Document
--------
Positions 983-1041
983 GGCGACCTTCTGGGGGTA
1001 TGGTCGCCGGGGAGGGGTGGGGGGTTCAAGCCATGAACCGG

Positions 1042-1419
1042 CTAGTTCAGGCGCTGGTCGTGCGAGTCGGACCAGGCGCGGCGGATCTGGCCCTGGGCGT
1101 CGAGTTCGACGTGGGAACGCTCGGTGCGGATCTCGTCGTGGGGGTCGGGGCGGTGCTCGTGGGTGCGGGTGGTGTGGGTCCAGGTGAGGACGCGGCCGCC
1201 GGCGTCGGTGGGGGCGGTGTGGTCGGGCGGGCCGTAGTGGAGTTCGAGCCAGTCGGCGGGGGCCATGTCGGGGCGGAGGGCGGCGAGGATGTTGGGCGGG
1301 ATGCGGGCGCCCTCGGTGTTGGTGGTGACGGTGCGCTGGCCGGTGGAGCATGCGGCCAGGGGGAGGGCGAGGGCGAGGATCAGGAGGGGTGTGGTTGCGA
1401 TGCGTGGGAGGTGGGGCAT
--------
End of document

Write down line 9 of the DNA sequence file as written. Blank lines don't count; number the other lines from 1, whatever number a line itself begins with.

1401 TGCGTGGGAGGTGGGGCAT